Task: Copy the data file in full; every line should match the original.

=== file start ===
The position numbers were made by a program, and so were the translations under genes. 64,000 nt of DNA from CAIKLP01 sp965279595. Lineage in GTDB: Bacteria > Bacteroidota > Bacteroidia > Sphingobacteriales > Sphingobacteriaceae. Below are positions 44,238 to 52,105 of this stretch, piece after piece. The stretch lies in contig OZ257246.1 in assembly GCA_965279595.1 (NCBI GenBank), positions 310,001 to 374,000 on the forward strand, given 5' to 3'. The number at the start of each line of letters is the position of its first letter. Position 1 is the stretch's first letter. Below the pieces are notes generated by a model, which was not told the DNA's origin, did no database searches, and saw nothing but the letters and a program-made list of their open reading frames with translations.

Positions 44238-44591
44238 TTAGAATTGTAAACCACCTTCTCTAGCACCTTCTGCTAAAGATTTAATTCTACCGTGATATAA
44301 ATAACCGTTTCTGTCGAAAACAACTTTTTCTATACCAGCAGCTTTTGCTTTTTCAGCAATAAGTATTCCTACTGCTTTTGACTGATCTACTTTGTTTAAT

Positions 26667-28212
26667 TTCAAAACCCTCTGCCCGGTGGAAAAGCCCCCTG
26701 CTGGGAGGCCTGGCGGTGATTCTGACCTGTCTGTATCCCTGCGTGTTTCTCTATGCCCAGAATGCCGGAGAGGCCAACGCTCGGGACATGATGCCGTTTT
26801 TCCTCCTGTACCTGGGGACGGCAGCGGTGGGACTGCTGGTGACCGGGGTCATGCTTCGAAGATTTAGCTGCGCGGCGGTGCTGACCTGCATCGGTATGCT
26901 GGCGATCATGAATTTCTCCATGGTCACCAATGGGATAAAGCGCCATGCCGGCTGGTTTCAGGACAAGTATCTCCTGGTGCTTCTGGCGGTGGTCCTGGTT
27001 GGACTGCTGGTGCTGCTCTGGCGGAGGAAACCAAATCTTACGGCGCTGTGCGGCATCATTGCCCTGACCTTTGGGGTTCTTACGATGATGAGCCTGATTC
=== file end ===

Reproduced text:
The position numbers were made by a program, and so were the translations under genes. 64,000 nt of DNA from CAIKLP01 sp965279595. Lineage in GTDB: Bacteria > Bacteroidota > Bacteroidia > Sphingobacteriales > Sphingobacteriaceae. Below are positions 44,238 to 52,105 of this stretch, piece after piece. The stretch lies in contig OZ257246.1 in assembly GCA_965279595.1 (NCBI GenBank), positions 310,001 to 374,000 on the forward strand, given 5' to 3'. The number at the start of each line of letters is the position of its first letter. Position 1 is the stretch's first letter. Below the pieces are notes generated by a model, which was not told the DNA's origin, did no database searches, and saw nothing but the letters and a program-made list of their open reading frames with translations.

Positions 44238-44591
44238 TTAGAATTGTAAACCACCTTCTCTAGCACCTTCTGCTAAAGATTTAATTCTACCGTGATATAA
44301 ATAACCGTTTCTGTCGAAAACAACTTTTTCTATACCAGCAGCTTTTGCTTTTTCAGCAATAAGTATTCCTACTGCTTTTGACTGATCTACTTTGTTTAAT

Positions 26667-28212
26667 TTCAAAACCCTCTGCCCGGTGGAAAAGCCCCCTG
26701 CTGGGAGGCCTGGCGGTGATTCTGACCTGTCTGTATCCCTGCGTGTTTCTCTATGCCCAGAATGCCGGAGAGGCCAACGCTCGGGACATGATGCCGTTTT
26801 TCCTCCTGTACCTGGGGACGGCAGCGGTGGGACTGCTGGTGACCGGGGTCATGCTTCGAAGATTTAGCTGCGCGGCGGTGCTGACCTGCATCGGTATGCT
26901 GGCGATCATGAATTTCTCCATGGTCACCAATGGGATAAAGCGCCATGCCGGCTGGTTTCAGGACAAGTATCTCCTGGTGCTTCTGGCGGTGGTCCTGGTT
27001 GGACTGCTGGTGCTGCTCTGGCGGAGGAAACCAAATCTTACGGCGCTGTGCGGCATCATTGCCCTGACCTTTGGGGTTCTTACGATGATGAGCCTGATTC